Debate and Ratifying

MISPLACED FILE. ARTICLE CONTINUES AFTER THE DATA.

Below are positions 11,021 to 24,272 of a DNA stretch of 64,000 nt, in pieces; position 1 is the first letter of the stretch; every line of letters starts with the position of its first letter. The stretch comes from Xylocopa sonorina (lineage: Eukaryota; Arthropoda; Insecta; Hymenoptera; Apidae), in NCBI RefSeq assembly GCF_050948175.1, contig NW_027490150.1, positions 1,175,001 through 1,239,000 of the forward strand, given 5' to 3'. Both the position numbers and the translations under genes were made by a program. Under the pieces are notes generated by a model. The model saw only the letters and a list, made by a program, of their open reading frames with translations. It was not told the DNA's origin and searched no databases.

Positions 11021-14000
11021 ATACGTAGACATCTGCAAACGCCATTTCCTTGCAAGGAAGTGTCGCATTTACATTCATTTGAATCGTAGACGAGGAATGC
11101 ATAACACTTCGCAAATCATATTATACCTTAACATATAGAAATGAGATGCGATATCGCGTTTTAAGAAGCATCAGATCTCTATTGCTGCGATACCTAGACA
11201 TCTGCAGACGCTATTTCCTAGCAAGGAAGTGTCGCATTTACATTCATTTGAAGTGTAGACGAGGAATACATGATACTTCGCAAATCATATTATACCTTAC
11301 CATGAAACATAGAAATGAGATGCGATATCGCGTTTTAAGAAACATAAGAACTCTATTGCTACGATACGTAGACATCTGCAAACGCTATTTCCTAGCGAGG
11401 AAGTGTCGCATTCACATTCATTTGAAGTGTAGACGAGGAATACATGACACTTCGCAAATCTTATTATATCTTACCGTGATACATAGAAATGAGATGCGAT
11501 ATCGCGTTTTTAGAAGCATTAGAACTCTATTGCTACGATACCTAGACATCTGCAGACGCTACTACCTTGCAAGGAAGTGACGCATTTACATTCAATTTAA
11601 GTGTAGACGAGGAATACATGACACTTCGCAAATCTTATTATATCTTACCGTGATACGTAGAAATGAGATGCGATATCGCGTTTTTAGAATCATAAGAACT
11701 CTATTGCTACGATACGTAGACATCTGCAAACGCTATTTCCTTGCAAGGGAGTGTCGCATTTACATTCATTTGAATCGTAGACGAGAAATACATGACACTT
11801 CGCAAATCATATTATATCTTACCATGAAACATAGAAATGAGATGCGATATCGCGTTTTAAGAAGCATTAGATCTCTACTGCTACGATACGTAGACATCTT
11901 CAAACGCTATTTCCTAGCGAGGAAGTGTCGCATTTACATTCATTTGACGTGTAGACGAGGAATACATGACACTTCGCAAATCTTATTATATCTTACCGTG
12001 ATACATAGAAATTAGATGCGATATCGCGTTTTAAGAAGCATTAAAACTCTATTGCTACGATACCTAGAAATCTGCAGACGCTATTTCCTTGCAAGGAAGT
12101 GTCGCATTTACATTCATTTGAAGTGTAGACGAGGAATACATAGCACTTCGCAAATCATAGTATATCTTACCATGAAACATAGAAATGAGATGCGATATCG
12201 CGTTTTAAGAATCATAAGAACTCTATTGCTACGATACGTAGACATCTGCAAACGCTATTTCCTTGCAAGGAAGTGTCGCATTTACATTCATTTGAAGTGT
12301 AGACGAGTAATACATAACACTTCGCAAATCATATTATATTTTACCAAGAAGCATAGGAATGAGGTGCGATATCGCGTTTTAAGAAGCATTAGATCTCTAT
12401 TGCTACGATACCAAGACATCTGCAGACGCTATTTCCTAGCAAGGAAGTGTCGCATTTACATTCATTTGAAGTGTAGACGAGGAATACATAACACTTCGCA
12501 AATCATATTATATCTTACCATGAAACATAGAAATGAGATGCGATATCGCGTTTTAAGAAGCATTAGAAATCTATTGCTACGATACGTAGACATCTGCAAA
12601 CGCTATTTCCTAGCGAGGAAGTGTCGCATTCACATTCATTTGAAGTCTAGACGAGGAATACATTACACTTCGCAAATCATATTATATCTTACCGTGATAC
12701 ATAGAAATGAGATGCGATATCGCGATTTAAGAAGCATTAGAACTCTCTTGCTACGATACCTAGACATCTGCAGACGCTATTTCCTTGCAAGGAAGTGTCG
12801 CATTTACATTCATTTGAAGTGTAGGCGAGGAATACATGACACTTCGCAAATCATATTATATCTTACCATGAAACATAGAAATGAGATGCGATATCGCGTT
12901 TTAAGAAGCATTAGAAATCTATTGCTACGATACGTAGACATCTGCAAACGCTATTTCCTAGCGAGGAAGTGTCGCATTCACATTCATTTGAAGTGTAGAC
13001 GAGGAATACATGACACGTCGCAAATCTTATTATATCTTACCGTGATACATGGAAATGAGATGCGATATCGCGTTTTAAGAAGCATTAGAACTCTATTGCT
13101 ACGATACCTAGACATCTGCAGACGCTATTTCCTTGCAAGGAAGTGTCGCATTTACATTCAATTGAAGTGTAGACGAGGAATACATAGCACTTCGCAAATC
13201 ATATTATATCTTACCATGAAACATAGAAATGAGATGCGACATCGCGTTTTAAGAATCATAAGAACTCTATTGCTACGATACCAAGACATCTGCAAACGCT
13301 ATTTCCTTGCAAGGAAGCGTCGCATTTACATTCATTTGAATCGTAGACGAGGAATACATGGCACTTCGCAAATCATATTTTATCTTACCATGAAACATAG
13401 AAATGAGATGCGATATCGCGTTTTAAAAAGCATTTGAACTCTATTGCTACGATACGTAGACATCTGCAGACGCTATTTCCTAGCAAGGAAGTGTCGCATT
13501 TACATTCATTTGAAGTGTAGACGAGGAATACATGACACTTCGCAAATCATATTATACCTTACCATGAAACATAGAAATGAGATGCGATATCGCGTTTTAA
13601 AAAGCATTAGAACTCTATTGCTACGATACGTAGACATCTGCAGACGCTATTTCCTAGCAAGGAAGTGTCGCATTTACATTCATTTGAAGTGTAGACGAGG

During three months of debate, the delegates devised a brilliant federal system characterized by an intricate system of checks and balances. The convention was divided over the issue of state representation in Congress, as more populated states sought proportional legislation, and smaller states wanted equal representation. The problem was resolved by the Connecticut Compromise, which proposed a bicameral legislature with proportional representation in the lower house (House of Representatives) and equal representation of the states in the upper house (Senate).On September 17, 1787, the Constitution of the United States of America was signed by 38 of the 41 delegates present at the conclusion of the convention. As dictated by Article VII, the document would not become binding until it was ratified by nine of the 13 states.Beginning on December 7, five states–Delaware, Pennsylvania, New Jersey, Georgia, and Connecticut–ratified it in quick succession.other states, especially Massachusetts, opposed the document, as it failed to reserve undelegated powers to the states and lacked constitutional protection of basic political rights, such as freedom of speech, religion, and the press. In February 1788, a compromise was reached under which Massachusetts and other states would agree to ratify the document with the assurance that amendments would be immediately proposed. The Constitution was thus narrowly ratified in Massachusetts, followed by Maryland and South Carolina. On June 21, 1788, New Hampshire became the ninth state to ratify the document, and it was subsequently agreed that government under the U.S. Constitution would begin on March 4, 1789.On September 25, 1789, the first Congress of the United States adopted 12 amendments to the U.S. Constitution–the Bill of Rights–and sent them to the states for ratification. Ten of these amendments were ratified in 1791. In November 1789, North Carolina became the 12th state to ratify the U.S. Constitution. Rhode Island, which opposed federal control of currency and was critical of compromise on the issue of slavery, resisted ratifying the Constitution until the U.S. government threatened to sever commercial relations with the state. On May 29, 1790, Rhode Island voted by two votes to ratify the document, and the last of the original 13 colonies joined the United States. Today the U.S. Constitution is the oldest written national constitution in operation in the world.